Hamid Sadat recently received $355,000 grant from the National Institutes of Health to examine calcific aortic valve (CAV) disease – the most common valve disease in elderly people and found in nearly 2.6 million people worldwide.
The funding will allow Sadat, alongside medical professionals at Baylor University Medical Center, to tackle the disease through three phases, the first of which focuses on developing a computational model to understand how CAV occurs and how it can be diagnosed.
“Right now, we know that low-density lipoproteins, or LDLs, are a key component in CAV – the agents interact with the valve and causes CAV, but we don’t know how,” said Sadat, assistant professor in the Department of Mechanical Engineering.
The team will use a unique computational code developed at UNT to model fluid dynamics and mimic the flow of blood through a heart.
“Our computational code has a unique and novel numerical technique that enables us to model CAV; it’s the first of its kind,” said Sadat.
The second phase of the study aims to understand how CAV interacts with the heart flow. Sadat and his team of graduate and undergraduate students plan to use the computational model to simulate traditional heart flow against the heart flow of a heart impacted by CAV.
“The dynamic of the valve will be significantly altered by CAV, affecting the ventricle performance in pumping blood out of the heart,” said Sadat. “We want to model and compare a healthy heart against one that’s been affected by CAV, but we wouldn’t be able to do so without completing the first phase of the study and gaining a better understanding of CAV. There is no study whatsoever dealing with CAV in the presence of the heart, so this will be a first for the field.”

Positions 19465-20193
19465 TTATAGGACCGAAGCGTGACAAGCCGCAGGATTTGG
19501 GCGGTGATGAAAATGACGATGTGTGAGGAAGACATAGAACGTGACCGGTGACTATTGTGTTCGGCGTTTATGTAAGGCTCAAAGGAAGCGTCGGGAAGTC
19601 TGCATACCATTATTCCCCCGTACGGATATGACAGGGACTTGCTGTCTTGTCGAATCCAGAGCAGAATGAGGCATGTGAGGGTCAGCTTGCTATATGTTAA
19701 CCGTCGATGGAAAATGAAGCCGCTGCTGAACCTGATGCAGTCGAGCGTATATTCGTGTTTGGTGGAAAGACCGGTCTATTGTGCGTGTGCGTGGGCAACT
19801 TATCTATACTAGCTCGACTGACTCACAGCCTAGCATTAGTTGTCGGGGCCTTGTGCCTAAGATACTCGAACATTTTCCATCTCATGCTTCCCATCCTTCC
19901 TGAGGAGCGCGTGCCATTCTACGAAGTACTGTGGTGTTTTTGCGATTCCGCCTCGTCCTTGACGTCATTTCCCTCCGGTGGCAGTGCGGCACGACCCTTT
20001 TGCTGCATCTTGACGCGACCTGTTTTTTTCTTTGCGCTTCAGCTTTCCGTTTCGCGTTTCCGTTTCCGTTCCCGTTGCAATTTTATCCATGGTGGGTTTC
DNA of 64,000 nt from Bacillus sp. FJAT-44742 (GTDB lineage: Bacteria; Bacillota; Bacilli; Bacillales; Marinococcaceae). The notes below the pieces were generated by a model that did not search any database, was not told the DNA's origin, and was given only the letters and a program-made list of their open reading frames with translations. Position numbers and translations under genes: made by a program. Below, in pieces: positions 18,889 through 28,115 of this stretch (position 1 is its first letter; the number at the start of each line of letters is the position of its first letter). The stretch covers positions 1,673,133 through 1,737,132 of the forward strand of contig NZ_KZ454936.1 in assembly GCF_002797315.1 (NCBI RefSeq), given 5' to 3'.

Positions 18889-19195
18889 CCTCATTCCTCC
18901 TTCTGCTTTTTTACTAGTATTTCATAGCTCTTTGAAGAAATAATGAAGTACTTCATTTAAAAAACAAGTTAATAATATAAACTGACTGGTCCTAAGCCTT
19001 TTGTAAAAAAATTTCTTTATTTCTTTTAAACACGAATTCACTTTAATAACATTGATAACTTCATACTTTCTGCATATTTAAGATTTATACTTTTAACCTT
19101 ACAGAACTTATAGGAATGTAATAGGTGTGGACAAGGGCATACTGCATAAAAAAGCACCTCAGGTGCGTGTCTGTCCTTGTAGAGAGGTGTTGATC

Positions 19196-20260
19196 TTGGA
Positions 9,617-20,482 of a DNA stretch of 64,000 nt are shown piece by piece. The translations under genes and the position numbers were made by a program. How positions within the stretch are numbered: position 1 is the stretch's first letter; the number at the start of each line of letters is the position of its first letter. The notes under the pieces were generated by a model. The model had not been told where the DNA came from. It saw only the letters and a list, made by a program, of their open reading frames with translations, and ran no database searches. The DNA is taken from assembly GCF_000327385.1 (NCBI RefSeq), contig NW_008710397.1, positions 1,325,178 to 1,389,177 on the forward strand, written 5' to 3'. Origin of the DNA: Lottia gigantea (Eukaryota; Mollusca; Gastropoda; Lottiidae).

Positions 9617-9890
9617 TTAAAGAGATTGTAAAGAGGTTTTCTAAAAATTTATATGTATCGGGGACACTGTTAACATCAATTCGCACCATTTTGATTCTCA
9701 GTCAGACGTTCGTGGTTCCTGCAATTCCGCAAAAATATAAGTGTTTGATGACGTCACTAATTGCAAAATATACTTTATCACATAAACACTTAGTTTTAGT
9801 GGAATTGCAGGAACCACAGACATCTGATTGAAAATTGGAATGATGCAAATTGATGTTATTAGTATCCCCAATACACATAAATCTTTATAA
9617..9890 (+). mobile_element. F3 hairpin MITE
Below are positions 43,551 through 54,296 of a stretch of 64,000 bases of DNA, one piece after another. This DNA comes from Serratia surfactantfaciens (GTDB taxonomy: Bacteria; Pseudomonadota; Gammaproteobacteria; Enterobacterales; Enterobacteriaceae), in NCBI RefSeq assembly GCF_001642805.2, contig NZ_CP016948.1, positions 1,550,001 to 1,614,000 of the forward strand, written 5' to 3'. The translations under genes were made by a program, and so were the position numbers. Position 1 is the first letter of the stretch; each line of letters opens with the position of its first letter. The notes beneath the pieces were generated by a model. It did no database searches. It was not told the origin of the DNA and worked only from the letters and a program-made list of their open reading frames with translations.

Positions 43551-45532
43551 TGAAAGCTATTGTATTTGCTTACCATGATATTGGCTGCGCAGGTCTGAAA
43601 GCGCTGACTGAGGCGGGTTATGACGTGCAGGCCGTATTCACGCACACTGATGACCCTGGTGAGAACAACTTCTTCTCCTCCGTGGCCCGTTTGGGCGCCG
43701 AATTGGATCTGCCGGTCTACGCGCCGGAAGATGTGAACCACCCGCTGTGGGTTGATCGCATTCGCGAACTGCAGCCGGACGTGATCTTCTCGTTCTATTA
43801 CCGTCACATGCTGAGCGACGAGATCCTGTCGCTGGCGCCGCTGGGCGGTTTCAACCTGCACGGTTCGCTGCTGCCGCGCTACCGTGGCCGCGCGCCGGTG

The last phase focuses on CAV and its interactions with LVADs, or left ventricle assisted devices. LVADs are used to help pump blood through the heart, which inevitably changes the pressure across the valve.
“LVAD systems pull the blood up from the left ventricle above the valve, so coupling an LVAD with the heart alters everything about the dynamic. Not only does it potentially cause leakages in the valve, but it also changes the CAV patterns,” said Sadat. “It really changes everything.”
Sadat plans to have graduate and undergraduate students involved in the study so they can gain first-hand experience in one of the fastest growing fields in engineering.
“I think it’s extremely important for students to get involved in research like this,” he said. “Not only does it give students the chance to get involved in huge technological simulations, but it also allows them to understand how fluid interacts with complex morphing structures. These days, due to the advances in smart materials, many have started looking into using morphing structures in engineering designs, such as drones that can change their wing shape.”